Publishers produced thousands of entertaining and informative CD-ROM titles on every subject matter imaginable. By 1995, nearly a third of U.S. PC households owned a CD-ROM-capable PC, and there were more than 13,000 CD-ROM titles to choose from.

Looking back, the best way to think of CD-ROMs is as websites on a disc. CD-ROM was so popular that in the early 1990s, it birthed a whole new category of multimedia, or just MM, PCs, equipped with color screens, either integrated or add-on speakers, as well as an integrated CD-ROM drive, new models that spurred a spurt of home PC sales. The still-existing third-party PC speaker business was born with the CD-ROM.

(image credit: James Sheppard)

In 1987, Philips announced a more robust interactive data CD platform, CD-i, the “i” for interactive. Unlike the PC-based CD-ROM, CD-i was designed to be played in standalone players connected to a TV like a VCR and presented as a new, more powerful, video game platform. But CD-i seemed continually delayed, and Philips didn’t deliver actual hardware until the fall of 1991, backed the following spring by “the most comprehensive, integrated marketing campaign for a single product in the company’s history” and presence in around 2,000 retail storefronts.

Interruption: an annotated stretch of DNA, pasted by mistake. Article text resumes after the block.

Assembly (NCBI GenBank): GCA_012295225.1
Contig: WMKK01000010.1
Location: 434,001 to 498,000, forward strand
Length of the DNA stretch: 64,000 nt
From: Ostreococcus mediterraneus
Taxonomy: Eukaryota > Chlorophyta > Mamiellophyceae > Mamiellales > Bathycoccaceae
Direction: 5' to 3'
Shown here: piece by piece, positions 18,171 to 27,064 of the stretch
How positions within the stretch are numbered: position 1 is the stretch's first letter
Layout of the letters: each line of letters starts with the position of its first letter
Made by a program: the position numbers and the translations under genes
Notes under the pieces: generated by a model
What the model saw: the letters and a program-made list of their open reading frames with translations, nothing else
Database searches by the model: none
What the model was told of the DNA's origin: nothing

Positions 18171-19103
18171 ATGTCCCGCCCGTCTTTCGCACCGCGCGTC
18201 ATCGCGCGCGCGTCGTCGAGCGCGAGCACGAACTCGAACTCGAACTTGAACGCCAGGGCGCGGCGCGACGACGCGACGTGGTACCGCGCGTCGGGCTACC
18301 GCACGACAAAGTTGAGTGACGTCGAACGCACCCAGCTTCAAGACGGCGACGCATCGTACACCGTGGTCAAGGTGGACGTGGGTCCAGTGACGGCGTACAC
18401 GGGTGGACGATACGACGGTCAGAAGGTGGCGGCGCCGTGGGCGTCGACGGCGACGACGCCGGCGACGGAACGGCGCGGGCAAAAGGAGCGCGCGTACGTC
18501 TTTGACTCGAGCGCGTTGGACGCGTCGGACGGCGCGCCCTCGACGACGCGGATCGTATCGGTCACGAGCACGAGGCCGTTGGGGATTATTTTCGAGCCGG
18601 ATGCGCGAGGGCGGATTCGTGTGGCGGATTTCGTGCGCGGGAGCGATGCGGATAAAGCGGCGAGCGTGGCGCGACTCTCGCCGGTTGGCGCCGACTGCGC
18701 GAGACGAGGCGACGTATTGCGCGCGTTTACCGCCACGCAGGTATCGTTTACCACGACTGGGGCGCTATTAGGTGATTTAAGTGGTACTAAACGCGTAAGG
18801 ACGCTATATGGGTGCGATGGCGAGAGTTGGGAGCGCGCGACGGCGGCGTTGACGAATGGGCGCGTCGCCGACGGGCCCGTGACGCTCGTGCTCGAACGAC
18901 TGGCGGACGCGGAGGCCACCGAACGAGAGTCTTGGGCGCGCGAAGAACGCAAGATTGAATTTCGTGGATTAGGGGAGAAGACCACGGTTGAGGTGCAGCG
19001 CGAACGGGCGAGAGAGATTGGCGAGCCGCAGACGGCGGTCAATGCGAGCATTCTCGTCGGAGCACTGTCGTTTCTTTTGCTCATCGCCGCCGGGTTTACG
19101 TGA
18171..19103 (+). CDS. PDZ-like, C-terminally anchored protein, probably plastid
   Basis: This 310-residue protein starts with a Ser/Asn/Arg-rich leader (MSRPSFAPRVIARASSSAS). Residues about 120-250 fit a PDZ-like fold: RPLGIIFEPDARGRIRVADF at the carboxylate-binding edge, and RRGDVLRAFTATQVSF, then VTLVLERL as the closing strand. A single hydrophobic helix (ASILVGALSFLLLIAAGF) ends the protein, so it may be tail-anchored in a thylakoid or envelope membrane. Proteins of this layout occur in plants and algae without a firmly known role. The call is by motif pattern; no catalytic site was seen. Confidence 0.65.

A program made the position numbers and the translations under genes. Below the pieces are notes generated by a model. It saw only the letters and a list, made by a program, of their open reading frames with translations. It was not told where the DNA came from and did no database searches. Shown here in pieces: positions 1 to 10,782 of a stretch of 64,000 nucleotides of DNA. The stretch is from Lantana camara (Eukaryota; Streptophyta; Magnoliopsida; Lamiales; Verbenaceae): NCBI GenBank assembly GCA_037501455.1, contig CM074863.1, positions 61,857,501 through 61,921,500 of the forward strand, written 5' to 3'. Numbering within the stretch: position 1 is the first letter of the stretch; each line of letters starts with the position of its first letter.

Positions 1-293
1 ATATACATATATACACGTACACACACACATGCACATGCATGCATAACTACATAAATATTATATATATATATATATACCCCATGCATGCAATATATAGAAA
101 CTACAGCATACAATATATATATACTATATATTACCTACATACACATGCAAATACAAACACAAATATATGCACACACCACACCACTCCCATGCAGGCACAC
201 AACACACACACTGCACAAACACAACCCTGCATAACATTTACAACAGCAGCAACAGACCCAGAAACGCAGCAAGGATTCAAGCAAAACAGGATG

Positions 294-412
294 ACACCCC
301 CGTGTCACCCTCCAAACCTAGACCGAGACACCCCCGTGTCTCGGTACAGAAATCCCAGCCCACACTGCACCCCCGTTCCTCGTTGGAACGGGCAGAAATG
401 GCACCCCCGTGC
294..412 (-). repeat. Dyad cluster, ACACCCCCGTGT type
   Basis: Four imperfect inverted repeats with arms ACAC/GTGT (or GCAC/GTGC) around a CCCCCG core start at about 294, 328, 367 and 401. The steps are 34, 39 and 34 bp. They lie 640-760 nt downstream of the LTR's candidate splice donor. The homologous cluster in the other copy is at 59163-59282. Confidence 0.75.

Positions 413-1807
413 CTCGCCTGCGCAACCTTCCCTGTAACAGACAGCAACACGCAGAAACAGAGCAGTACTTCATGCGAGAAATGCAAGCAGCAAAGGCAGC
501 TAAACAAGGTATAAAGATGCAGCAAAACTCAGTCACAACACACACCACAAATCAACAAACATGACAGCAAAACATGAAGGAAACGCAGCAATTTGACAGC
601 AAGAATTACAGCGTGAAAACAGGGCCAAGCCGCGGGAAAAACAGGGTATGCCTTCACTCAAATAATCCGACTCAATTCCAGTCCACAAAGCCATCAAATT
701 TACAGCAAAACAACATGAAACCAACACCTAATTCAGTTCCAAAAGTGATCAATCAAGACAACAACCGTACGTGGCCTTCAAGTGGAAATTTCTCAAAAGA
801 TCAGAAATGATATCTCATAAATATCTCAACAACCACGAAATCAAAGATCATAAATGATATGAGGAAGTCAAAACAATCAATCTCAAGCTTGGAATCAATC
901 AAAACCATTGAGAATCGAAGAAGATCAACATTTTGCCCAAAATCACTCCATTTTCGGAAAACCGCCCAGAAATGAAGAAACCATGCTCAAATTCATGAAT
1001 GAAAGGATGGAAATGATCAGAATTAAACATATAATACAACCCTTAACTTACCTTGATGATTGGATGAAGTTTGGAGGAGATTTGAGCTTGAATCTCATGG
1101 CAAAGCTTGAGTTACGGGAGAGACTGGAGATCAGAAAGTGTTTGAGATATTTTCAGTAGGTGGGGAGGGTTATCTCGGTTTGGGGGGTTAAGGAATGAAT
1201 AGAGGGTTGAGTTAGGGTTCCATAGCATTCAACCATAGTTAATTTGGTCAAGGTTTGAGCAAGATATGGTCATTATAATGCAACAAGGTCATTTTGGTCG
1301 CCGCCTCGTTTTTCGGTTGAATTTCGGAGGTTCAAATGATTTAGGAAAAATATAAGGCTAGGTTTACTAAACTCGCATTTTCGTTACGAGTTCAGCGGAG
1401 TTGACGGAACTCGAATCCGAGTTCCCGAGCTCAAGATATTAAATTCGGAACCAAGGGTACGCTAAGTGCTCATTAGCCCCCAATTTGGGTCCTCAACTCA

But CD-i suffered three major drawbacks. First, although designed to play video, CD-i decks couldn’t play back a full theatrical movie without the addition of a $200-$400 add-on Digital Video cartridge. Most of the 150 available video CD-i titles were music videos from popular artists on Philips’ PolyGram record label – Eric Clapton, Sting, Bon Jovi, Todd Rundgren, and Peter Gabriel. Only a handful of movies were released, and they came in two-disc sets and were of barely VHS quality, so were definitively not an improvement over a plethora of films on tape you could rent from Blockbuster or available on laserdisc.

Second, for the price of a CD-i deck you could buy an entire CD-ROM-equipped multimedia PC.

Third, CD-i was soon surpassed by superior alternatives. Video game consoles had evolved quickly and became more powerful than CD-i.

These and other problems doomed CD-i, which disappeared by early 1995.

CD Video disc (image credit: CC BY-SA 3.0)